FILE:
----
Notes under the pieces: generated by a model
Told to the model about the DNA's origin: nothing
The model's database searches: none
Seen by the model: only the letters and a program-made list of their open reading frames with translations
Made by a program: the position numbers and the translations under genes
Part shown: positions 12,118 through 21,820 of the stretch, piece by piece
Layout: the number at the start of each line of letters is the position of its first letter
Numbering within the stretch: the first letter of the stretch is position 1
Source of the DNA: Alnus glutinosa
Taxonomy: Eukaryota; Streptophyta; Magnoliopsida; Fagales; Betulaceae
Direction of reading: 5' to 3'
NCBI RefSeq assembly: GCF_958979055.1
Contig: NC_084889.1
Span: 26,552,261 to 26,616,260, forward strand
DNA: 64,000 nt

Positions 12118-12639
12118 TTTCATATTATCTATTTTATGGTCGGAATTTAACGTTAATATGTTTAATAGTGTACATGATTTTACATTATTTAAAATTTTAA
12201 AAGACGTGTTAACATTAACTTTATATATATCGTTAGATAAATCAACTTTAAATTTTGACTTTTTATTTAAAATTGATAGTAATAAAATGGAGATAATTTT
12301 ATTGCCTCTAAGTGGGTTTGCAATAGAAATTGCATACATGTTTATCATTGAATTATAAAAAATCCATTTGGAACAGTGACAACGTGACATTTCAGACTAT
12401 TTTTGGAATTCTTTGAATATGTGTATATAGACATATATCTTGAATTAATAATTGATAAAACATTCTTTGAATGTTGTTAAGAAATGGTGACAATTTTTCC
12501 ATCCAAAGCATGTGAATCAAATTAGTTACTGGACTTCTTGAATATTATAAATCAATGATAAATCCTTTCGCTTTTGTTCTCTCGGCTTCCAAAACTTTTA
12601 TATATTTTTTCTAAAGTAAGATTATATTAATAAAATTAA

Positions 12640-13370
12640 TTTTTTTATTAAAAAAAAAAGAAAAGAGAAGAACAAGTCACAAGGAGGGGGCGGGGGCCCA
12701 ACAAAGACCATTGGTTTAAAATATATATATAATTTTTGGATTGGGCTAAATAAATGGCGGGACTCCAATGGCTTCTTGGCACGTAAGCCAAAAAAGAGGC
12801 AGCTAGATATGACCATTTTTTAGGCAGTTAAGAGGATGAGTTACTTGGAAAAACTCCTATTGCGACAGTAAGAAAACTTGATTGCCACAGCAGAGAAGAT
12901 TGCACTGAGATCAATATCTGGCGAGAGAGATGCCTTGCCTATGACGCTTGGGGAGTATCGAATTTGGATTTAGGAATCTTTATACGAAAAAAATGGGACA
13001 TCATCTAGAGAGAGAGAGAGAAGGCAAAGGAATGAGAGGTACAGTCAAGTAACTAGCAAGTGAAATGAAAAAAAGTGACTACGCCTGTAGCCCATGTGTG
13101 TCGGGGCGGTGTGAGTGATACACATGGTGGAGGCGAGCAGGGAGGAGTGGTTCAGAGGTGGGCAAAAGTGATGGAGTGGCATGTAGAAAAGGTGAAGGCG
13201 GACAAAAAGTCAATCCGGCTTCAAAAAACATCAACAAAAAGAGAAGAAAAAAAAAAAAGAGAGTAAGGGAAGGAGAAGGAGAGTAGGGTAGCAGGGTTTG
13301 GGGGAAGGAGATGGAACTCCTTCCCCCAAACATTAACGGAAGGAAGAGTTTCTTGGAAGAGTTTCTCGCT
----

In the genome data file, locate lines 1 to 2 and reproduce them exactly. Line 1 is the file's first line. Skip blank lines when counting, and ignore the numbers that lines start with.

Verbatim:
Notes under the pieces: generated by a model
Told to the model about the DNA's origin: nothing